Trees stabilise soil in several ways. Their root systems bind the soil, the tree as a whole acts as wind protection, the leaves and branches reduce the force of the rain striking the soil, and the tree absorbs the rain. Trees reduce the amount of water in the soil via transpiration but also increase the amount of water the soil can hold which helps prevent wind erosion. This also helps with flood mitigation because trees slow the flow of water to the ground and gives the soil chance to absorb the water rather than it just running off. Mature trees are particularly important for this.


Soil is created by weathering of the local bedrock but also by the decomposition of organic matter so it is important to leave dead and decaying trees wherever it is safe to do so. Living trees also provide nutrients to the soil via their roots. The shade provided by trees helps to moderate soil temperatures, and also provides shelter to wildlife and people.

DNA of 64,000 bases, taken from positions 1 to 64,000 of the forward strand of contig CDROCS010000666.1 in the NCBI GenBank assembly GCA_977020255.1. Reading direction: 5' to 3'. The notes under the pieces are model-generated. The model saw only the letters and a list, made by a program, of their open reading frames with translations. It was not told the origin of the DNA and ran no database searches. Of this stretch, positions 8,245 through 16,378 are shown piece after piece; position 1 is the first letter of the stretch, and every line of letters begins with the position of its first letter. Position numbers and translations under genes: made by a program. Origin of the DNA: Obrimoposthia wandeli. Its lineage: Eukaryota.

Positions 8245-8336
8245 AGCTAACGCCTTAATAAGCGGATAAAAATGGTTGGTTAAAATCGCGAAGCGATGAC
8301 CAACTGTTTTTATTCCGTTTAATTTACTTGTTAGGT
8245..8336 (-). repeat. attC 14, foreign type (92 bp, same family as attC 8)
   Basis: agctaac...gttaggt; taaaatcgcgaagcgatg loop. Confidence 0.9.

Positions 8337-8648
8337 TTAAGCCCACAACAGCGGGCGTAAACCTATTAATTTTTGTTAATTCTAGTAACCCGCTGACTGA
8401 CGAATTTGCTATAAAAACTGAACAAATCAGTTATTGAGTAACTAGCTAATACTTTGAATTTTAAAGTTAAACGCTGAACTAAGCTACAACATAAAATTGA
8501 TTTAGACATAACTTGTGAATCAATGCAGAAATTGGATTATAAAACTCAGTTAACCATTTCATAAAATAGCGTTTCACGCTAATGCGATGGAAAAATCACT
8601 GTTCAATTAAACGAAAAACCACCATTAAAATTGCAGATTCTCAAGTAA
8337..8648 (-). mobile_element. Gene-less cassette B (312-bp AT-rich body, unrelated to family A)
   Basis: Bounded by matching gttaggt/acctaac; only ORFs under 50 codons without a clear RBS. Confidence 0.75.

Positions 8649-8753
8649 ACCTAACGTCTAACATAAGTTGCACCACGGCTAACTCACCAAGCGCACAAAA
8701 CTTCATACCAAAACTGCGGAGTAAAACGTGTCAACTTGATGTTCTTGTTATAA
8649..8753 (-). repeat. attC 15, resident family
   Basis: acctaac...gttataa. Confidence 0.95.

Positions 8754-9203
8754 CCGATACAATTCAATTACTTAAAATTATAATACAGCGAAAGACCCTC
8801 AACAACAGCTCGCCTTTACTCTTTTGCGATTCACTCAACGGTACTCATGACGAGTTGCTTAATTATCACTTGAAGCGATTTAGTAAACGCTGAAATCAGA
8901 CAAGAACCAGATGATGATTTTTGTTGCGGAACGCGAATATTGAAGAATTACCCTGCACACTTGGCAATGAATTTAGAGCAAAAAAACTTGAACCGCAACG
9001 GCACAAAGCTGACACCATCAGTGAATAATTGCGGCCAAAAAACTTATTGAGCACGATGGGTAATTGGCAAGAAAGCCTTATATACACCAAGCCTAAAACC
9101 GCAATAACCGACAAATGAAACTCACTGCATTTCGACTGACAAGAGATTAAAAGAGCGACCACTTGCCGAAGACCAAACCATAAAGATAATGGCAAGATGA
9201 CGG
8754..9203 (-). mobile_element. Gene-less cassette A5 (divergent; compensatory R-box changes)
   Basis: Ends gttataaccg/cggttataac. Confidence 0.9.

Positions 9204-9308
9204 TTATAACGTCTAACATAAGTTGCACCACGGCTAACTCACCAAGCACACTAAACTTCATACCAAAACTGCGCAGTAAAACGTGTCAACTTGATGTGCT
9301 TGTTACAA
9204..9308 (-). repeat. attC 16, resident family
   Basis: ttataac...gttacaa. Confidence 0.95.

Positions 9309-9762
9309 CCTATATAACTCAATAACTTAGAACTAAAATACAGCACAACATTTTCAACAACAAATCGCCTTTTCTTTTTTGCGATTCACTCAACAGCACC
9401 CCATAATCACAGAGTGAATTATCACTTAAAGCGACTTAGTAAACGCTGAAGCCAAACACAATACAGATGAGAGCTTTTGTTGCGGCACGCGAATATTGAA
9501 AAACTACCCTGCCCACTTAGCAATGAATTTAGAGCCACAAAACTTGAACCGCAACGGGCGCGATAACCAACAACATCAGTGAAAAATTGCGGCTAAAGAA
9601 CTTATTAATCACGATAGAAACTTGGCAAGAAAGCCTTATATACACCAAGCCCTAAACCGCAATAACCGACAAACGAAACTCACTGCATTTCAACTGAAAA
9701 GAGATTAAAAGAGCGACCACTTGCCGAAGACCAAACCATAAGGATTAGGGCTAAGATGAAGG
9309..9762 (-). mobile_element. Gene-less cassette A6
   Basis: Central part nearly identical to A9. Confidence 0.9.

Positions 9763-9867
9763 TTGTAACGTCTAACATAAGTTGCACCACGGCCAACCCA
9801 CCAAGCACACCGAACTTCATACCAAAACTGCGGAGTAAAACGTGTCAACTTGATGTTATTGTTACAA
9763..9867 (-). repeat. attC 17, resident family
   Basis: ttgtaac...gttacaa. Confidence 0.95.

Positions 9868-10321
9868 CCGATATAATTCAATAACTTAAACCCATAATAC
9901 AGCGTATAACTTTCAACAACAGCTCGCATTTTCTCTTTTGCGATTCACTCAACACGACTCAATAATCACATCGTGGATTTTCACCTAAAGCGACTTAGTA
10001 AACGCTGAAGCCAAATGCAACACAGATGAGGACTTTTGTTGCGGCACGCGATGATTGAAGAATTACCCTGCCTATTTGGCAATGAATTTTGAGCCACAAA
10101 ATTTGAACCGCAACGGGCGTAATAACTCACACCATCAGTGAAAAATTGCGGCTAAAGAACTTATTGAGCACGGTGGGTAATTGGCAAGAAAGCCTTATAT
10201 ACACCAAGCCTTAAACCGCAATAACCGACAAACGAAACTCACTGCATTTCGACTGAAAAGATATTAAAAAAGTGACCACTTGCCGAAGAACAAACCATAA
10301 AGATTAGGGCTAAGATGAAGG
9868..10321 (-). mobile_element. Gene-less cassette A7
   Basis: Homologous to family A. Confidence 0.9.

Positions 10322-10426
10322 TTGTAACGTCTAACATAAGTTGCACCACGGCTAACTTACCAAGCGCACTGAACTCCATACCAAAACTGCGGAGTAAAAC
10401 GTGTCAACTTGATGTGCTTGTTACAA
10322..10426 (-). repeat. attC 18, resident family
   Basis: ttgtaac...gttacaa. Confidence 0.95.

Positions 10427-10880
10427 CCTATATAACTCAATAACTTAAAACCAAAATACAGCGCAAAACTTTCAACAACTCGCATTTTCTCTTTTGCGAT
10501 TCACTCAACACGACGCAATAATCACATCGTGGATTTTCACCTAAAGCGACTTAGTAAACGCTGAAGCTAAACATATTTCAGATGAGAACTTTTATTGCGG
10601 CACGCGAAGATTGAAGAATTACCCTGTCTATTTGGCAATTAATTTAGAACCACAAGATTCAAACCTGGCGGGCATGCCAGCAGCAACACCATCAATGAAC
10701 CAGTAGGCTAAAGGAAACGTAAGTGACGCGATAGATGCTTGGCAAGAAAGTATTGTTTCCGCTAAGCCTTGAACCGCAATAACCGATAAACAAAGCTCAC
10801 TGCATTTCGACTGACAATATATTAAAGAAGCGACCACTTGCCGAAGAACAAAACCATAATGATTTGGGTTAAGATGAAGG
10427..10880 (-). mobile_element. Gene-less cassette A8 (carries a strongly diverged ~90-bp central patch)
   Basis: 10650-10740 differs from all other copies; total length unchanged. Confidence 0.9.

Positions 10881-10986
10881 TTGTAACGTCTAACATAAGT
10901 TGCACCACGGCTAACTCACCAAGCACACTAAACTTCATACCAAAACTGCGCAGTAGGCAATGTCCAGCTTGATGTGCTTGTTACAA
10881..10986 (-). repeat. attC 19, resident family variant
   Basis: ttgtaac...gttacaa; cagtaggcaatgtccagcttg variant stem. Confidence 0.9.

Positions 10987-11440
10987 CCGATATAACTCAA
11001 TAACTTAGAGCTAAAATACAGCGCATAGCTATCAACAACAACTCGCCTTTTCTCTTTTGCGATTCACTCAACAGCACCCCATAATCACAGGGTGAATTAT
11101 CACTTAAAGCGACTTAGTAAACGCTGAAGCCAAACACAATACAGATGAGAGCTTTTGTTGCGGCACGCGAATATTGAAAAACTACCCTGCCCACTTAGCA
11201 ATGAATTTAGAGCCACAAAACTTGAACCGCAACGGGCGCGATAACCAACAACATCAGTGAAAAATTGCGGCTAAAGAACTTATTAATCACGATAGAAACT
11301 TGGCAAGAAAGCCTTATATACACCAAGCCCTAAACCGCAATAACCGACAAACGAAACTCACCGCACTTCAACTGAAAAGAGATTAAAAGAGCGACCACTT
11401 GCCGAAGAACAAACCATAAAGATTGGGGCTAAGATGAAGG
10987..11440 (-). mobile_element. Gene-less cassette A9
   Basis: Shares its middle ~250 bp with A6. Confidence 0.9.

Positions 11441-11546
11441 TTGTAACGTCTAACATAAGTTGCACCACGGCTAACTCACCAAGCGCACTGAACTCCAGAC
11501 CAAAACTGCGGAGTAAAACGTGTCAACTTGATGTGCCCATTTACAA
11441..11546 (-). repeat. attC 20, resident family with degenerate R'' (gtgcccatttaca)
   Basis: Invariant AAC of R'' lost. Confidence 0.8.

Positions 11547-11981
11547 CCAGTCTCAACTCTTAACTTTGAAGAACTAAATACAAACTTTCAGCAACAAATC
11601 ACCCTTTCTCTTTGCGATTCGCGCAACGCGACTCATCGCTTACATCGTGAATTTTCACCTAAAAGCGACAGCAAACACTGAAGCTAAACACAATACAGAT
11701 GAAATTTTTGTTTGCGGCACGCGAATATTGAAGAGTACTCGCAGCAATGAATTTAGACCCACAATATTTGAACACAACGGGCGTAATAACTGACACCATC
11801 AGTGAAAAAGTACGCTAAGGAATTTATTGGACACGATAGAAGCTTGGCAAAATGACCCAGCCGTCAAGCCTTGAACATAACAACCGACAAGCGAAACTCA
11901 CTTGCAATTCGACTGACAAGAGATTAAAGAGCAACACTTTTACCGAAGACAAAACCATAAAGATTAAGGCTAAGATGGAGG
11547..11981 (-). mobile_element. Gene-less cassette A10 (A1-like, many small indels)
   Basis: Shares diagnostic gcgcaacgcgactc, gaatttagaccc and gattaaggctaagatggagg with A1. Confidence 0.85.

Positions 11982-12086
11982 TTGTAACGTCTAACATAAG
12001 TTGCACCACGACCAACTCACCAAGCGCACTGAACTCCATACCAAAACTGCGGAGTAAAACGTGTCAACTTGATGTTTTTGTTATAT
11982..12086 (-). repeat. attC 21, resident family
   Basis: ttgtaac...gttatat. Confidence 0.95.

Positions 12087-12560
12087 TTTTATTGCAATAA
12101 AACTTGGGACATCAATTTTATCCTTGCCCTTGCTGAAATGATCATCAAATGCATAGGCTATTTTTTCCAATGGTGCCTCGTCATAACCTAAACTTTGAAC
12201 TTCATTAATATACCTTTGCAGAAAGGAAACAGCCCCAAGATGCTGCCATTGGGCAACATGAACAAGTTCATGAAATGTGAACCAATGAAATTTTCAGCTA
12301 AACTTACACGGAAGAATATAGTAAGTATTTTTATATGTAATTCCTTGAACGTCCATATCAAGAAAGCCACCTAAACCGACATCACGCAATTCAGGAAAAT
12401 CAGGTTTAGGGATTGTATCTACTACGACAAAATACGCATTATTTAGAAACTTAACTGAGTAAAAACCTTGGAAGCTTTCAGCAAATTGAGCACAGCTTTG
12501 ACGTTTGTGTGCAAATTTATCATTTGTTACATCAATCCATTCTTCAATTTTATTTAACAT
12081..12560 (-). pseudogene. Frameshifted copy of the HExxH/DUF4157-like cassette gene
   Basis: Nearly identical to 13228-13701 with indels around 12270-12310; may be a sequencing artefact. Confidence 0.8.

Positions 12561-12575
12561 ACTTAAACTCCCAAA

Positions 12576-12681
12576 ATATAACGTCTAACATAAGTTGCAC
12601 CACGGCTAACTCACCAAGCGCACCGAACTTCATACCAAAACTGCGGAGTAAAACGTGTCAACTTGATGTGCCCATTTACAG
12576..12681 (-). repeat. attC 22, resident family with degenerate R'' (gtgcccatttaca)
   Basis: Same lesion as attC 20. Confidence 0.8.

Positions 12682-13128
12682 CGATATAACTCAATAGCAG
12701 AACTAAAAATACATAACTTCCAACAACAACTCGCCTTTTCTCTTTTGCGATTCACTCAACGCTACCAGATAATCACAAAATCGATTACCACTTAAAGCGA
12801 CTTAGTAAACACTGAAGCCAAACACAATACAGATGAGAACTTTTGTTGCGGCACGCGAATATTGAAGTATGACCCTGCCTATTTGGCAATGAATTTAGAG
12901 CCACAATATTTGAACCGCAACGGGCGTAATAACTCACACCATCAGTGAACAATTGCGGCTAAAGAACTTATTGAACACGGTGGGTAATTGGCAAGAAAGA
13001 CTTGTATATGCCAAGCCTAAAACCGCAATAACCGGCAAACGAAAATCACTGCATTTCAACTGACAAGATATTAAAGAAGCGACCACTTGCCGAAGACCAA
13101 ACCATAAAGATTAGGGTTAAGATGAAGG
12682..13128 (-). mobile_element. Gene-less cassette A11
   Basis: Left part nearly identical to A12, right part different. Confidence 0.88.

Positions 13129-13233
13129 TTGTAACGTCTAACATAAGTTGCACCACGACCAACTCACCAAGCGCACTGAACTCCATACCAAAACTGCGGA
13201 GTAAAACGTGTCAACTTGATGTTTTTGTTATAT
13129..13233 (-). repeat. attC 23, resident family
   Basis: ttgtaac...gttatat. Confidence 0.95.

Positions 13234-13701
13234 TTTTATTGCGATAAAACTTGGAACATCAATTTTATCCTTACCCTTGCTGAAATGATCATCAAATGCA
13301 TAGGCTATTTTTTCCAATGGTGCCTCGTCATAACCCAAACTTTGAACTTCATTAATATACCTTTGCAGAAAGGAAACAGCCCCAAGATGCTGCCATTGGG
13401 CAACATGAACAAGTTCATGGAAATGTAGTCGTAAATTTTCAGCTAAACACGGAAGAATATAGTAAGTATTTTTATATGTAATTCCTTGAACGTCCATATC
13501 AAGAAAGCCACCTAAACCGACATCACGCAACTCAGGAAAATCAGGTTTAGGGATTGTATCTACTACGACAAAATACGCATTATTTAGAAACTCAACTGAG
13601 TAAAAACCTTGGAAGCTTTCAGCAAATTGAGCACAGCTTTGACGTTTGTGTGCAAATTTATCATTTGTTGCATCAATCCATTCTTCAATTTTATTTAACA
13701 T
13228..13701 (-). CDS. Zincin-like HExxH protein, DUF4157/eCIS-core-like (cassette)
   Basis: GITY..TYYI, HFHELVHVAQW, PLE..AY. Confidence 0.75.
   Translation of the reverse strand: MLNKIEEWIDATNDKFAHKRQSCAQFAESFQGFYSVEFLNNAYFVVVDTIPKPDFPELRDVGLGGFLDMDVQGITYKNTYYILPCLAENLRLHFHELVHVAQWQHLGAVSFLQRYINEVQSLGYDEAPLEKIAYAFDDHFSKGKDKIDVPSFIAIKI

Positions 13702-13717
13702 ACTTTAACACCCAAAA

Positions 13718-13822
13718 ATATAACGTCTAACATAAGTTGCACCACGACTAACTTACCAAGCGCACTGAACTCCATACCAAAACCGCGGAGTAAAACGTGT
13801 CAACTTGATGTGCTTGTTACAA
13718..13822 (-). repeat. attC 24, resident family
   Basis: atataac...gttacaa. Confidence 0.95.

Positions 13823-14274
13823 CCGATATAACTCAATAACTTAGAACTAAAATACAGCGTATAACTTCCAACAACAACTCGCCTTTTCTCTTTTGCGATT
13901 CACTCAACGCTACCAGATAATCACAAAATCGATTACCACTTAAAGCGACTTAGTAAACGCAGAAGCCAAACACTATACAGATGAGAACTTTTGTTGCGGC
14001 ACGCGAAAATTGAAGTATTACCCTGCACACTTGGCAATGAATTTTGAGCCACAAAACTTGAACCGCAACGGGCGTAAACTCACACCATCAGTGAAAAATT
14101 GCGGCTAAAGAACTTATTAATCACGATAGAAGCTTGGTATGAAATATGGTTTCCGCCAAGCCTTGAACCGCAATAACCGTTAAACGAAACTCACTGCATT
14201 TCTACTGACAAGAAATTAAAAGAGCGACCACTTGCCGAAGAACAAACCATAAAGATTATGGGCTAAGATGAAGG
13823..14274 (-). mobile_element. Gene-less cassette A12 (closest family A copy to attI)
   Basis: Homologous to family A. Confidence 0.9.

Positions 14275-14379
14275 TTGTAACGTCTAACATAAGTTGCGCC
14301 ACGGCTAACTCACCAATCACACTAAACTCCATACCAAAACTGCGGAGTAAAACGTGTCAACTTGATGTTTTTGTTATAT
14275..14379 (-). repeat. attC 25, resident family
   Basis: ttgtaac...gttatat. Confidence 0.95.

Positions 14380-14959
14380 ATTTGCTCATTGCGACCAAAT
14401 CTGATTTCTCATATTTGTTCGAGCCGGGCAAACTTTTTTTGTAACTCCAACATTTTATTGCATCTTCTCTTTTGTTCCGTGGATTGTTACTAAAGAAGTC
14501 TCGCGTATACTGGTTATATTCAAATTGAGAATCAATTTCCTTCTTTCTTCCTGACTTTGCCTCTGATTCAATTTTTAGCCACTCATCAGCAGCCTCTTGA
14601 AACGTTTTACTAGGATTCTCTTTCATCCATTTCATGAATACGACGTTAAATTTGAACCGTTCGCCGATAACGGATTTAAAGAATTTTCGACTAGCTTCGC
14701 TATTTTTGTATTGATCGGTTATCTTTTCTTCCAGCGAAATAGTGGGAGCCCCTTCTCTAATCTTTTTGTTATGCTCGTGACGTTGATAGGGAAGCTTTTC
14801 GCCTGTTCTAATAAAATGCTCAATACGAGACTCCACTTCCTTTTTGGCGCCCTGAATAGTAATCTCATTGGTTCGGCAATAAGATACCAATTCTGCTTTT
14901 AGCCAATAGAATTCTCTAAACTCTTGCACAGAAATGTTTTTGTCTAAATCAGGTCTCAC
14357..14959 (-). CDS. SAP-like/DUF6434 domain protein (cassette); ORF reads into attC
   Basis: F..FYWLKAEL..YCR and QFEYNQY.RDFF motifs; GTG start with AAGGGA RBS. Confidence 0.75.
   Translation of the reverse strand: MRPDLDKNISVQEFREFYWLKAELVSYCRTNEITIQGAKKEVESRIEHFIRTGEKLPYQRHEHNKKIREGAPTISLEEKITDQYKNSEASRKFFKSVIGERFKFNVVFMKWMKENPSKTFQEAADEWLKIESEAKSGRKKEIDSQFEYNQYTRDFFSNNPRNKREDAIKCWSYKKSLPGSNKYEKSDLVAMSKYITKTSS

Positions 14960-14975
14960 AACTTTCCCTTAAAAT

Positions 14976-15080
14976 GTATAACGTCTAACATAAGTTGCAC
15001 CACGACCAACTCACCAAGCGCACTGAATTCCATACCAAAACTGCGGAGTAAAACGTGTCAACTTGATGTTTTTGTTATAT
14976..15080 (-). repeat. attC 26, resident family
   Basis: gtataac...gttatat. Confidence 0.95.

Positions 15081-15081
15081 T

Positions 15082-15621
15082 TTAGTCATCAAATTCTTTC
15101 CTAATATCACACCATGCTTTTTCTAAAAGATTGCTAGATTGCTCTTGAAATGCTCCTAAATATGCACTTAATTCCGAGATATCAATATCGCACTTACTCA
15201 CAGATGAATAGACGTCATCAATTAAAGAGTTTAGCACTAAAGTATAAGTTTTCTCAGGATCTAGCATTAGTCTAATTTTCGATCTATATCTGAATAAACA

Improved Air Quality


Air pollution is in the news more and more these days and was recently deemed to be a factor in the death of a young girl with asthma. It causes an estimated 7 million deaths across the world, and these figures are predicted to rise. Trees can help improve air quality, particularly in urban areas, by adsorption of sulphur dioxide and ozone, the interception of particulate matter from smoke, pollen and dust, and the emission of oxygen. As an aside, trees also help to provide a buffer to noise pollution.


Wellbeing









It is increasingly recognised that spending time in nature is good for us, both physically and mentally. Walking in woodland, for example, lowers our blood pressure and reduces our stress levels. The Japanese call this shinrin-yoku or forest bathing. In urban areas, increased tree canopy coverage has been linked to reduced crime levels and reduced incidence of mental health issues. Trees also provide a buffer to noise pollution leading to quieter and calmer communities. It has also been shown that people recovering from illness or operations recover quicker if they can see trees.


Climate Control